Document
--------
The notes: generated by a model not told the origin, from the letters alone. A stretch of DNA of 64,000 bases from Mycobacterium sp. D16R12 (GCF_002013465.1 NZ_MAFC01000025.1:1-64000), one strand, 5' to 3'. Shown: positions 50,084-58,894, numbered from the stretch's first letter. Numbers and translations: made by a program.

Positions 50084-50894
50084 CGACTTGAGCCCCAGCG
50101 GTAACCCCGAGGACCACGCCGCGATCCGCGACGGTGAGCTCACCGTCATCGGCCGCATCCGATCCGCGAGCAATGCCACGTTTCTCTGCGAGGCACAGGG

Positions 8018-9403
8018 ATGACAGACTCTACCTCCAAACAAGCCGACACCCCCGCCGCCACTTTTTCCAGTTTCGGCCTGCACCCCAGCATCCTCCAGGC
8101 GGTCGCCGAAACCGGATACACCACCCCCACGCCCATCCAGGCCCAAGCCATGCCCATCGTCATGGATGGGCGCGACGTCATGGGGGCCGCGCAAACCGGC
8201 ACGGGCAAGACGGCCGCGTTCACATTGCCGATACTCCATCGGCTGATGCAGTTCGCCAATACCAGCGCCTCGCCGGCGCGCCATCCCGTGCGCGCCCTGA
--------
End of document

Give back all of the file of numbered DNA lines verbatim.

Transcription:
The notes: generated by a model not told the origin, from the letters alone. A stretch of DNA of 64,000 bases from Mycobacterium sp. D16R12 (GCF_002013465.1 NZ_MAFC01000025.1:1-64000), one strand, 5' to 3'. Shown: positions 50,084-58,894, numbered from the stretch's first letter. Numbers and translations: made by a program.

Positions 50084-50894
50084 CGACTTGAGCCCCAGCG
50101 GTAACCCCGAGGACCACGCCGCGATCCGCGACGGTGAGCTCACCGTCATCGGCCGCATCCGATCCGCGAGCAATGCCACGTTTCTCTGCGAGGCACAGGG

Positions 8018-9403
8018 ATGACAGACTCTACCTCCAAACAAGCCGACACCCCCGCCGCCACTTTTTCCAGTTTCGGCCTGCACCCCAGCATCCTCCAGGC
8101 GGTCGCCGAAACCGGATACACCACCCCCACGCCCATCCAGGCCCAAGCCATGCCCATCGTCATGGATGGGCGCGACGTCATGGGGGCCGCGCAAACCGGC
8201 ACGGGCAAGACGGCCGCGTTCACATTGCCGATACTCCATCGGCTGATGCAGTTCGCCAATACCAGCGCCTCGCCGGCGCGCCATCCCGTGCGCGCCCTGA